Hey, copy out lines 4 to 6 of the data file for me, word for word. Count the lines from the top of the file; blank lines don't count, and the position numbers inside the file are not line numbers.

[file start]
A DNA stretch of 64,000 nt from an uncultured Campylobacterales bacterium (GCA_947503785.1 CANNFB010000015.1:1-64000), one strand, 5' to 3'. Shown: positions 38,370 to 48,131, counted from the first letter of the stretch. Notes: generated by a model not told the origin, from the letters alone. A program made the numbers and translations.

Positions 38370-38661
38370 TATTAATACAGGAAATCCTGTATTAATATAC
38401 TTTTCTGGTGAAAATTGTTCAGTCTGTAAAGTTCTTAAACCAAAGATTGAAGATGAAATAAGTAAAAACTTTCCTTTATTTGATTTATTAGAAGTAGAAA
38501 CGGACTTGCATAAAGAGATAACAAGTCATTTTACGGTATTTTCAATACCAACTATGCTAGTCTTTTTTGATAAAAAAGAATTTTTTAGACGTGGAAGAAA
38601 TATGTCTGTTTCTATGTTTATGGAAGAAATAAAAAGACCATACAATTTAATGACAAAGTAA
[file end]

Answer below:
38401 TTTTCTGGTGAAAATTGTTCAGTCTGTAAAGTTCTTAAACCAAAGATTGAAGATGAAATAAGTAAAAACTTTCCTTTATTTGATTTATTAGAAGTAGAAA
38501 CGGACTTGCATAAAGAGATAACAAGTCATTTTACGGTATTTTCAATACCAACTATGCTAGTCTTTTTTGATAAAAAAGAATTTTTTAGACGTGGAAGAAA
38601 TATGTCTGTTTCTATGTTTATGGAAGAAATAAAAAGACCATACAATTTAATGACAAAGTAA